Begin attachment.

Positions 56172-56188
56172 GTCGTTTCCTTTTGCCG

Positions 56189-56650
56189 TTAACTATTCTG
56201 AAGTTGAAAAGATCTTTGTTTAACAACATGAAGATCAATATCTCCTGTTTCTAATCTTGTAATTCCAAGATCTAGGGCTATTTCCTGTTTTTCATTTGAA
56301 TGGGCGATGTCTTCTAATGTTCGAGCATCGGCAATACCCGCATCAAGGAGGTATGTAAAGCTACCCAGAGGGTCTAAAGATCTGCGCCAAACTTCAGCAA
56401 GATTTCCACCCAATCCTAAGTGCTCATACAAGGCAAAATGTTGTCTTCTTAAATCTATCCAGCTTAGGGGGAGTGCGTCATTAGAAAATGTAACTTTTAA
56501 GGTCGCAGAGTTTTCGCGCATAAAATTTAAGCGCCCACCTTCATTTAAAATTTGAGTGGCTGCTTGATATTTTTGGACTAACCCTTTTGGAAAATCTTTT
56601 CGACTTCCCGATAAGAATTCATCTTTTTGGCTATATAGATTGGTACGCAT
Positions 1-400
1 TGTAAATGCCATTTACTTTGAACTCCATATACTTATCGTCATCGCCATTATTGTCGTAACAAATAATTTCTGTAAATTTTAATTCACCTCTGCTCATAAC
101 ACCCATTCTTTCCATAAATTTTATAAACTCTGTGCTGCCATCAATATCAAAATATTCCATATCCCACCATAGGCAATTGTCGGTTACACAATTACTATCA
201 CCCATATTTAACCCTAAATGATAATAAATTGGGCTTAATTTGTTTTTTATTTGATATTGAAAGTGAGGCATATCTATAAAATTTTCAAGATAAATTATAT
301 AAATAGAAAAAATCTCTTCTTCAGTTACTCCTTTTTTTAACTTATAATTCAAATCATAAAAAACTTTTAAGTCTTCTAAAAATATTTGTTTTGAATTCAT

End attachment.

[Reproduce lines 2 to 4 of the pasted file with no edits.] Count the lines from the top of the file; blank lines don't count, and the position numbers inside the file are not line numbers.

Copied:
56172 GTCGTTTCCTTTTGCCG

Positions 56189-56650
56189 TTAACTATTCTG